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dc.contributor.advisorRoßbach, Oliver
dc.contributor.authorBreuer, Janina
dc.date.accessioned2022-09-20T14:16:34Z
dc.date.available2022-09-20T14:16:34Z
dc.date.issued2022
dc.identifier.urihttps://jlupub.ub.uni-giessen.de//handle/jlupub/7749
dc.identifier.urihttp://dx.doi.org/10.22029/jlupub-7180
dc.description.abstractWithin the recent years, circular RNAs (circRNAs) have aroused the interest of molecular biology, medicine and pharmaceutical science, due to their covalently closed structure and thus an elevated stability against exonucleolytic degradation compared to linear RNA molecules. Inspired by naturally occurring circRNAs functioning as sponges for cytoplasmic microRNAs (miRNAs), artificial circRNAs have been designed to not only specifically sequester but also functionally inhibit mature miRNAs related to human diseases like viral infections or cancer. The production of artificial circular RNA sponges (ciRS) displays a major limitation. To overcome this limitation, we promulgated a strategy for the efficient production and stringent purification of synthetic ciRS in a cell-free system, technically relying on enzyme-based in vitro transcription and RNA ligation. A former proof-of-principle study demonstrated the successful sequestration of the hepatocyte-specific miR-122 by engineered ciRS to impact the Hepatitis C virus (HCV) propagation. As part of this thesis, the oncogenic miR-21 was employed as a target for ciRS-based sequestration. Being the most abundant miRNA in human cancers, specific binding and functional inactivation of miR-21 by artificial ciRS not only impaired cancer cell proliferation and invasion in 3D tumor spheroids, but also inhibited tumor growth within a murine xenograft model system by de-repressing natural anti-proliferative miR-21 mRNA targets. Importantly, circularization of ciRS substantially increased the intracellular stability and therefore the availability of functional miR-21 binding sites as the half-lifes of artificial ciRS significantly exceeded those of their linear counterparts. Concerning the rapidly gained importance of RNA pharmaceuticals worldwide as well as the potential application of synthetic ciRS as powerful therapeutic strategy, one question remains to be answered: Would the therapeutic application of artificial ciRS trigger the cellular innate immune system? On that account, as part of this thesis, in vitro produced artificial ciRS previously used to inhibit miRNA functions and administered by lipofection were found to bypass cellular antiviral defense mechanisms. Contrarily, a circular construct encompassing extensive double-stranded sequence elements was found to potently induce intracellular signalling as chemokine-, interferon- and other innate immunity associated mRNA levels were up-regulated in a time- and dose-dependent manner comparable to commercially available immune-stimmulants. Immunoblotting revealed this highly double-stranded ciRS to trigger the activation of Protein Kinase R (PKR), an important RNA sensor in cellular immunity. In sum, ciRS produced with the presented methodology display a promising antisense tool to sequester disease-relevant miRNAs with cellular innate immune signalling pathways being bypassed depending on their sequence composition and secondary structure.de_DE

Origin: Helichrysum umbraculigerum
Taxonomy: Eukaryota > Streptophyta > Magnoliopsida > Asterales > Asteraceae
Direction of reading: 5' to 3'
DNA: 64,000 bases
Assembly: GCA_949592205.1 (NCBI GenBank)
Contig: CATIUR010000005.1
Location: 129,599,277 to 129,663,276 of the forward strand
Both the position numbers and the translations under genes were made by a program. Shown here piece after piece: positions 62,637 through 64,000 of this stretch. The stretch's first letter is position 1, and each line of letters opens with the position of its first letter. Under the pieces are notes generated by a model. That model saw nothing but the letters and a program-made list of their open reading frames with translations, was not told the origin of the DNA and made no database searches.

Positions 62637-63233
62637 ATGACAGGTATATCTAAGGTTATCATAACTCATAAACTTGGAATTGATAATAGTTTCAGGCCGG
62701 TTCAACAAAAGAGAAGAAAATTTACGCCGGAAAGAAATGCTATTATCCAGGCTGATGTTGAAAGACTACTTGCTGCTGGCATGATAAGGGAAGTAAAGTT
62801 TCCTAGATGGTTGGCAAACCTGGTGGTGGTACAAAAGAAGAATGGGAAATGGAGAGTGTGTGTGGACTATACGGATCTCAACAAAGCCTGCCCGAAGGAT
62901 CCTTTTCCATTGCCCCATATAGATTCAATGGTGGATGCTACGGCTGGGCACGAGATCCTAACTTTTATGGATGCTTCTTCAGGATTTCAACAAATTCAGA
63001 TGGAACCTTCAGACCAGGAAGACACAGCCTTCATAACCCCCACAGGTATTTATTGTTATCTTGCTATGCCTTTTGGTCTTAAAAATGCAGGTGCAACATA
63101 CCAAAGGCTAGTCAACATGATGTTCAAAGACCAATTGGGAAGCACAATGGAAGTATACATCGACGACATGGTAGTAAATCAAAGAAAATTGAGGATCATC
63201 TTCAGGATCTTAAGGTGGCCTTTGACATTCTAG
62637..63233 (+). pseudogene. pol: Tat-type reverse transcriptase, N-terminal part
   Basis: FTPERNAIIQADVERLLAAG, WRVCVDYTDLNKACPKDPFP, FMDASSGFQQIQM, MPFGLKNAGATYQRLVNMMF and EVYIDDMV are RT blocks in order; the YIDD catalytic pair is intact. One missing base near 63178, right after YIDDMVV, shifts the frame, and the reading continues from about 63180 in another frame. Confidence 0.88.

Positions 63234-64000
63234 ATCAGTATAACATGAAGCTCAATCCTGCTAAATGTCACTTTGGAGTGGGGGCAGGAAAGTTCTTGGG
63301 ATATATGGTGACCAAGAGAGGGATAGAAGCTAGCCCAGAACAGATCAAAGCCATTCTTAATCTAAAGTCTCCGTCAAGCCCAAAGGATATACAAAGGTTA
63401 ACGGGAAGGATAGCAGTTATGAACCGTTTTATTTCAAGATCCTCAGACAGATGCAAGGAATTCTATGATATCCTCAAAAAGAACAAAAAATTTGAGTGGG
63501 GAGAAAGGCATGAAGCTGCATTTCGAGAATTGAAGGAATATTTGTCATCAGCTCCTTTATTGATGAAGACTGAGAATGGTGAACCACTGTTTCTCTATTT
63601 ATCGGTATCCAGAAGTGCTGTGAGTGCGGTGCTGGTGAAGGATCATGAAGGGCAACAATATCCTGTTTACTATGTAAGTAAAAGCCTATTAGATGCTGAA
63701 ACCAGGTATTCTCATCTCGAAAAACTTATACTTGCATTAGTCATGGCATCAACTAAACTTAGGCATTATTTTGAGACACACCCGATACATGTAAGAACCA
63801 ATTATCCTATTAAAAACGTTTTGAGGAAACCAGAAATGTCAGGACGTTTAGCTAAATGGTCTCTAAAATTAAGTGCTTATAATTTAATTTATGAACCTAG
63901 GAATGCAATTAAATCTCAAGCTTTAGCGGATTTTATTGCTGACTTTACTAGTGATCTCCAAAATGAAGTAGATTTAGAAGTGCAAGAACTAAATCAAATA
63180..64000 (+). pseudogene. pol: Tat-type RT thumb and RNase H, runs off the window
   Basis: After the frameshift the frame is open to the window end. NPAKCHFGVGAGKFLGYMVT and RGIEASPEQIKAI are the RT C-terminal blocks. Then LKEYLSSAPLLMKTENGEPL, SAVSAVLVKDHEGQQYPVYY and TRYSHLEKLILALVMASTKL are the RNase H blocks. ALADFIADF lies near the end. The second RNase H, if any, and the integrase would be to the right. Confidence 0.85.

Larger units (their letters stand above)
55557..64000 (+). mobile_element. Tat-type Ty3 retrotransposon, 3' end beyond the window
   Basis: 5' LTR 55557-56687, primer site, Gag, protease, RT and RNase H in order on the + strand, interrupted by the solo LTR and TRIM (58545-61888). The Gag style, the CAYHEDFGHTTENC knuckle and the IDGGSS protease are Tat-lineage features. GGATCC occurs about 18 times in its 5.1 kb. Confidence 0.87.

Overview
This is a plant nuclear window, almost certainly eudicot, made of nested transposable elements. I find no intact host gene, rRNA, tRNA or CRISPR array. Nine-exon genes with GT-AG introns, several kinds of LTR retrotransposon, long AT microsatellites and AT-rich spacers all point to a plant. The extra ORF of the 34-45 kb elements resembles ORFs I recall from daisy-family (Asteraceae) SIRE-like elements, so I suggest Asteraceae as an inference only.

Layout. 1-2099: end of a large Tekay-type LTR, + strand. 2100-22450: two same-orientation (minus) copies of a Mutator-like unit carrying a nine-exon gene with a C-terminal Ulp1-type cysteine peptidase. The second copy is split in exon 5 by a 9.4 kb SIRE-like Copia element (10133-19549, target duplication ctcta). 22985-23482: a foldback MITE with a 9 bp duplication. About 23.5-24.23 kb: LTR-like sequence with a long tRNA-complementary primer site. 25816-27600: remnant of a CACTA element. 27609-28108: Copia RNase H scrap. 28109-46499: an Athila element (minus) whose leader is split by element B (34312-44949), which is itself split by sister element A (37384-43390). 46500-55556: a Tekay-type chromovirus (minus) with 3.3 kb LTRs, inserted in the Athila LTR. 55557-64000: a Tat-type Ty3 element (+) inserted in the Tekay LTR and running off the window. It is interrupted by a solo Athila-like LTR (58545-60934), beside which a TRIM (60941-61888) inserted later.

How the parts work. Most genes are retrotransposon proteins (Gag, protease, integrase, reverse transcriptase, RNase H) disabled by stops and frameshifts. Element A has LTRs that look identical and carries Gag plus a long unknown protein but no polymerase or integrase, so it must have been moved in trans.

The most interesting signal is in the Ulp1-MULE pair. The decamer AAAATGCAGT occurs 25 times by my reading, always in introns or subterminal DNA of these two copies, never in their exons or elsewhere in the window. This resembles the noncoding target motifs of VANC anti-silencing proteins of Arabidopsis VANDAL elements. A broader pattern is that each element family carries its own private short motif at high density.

dc.description.sponsorshipDeutsche Forschungsgemeinschaft (DFG); ROR-ID:018mejw64de_DE
dc.language.isoende_DE
dc.relation.hasparthttps://doi.org/10.3390/mps3020042de_DE
dc.relation.hasparthttps://doi.org/10.1093/narcan/zcaa014de_DE
dc.relation.hasparthttps://doi.org/10.1016/j.omtn.2022.04.017de_DE
dc.rightsAttribution-NonCommercial-NoDerivatives 4.0 International*
dc.rights.urihttp://creativecommons.org/licenses/by-nc-nd/4.0/*
dc.subjectcircular RNAde_DE
dc.subjectcircRNAde_DE
dc.subjectartificial circular RNA spongesde_DE
dc.subjectmicroRNAde_DE
dc.subject.ddcddc:500de_DE
dc.subject.ddcddc:570de_DE
dc.titleArtificial Circular RNA Sponges as a Novel Tool in Molecular Biology and Medicinede_DE
dc.typedoctoralThesisde_DE
dcterms.dateAccepted2022-09-01
local.affiliationFB 08 - Biologie und Chemiede_DE
local.projectproject number 325443116de_DE
thesis.levelthesis.doctoralde_DE


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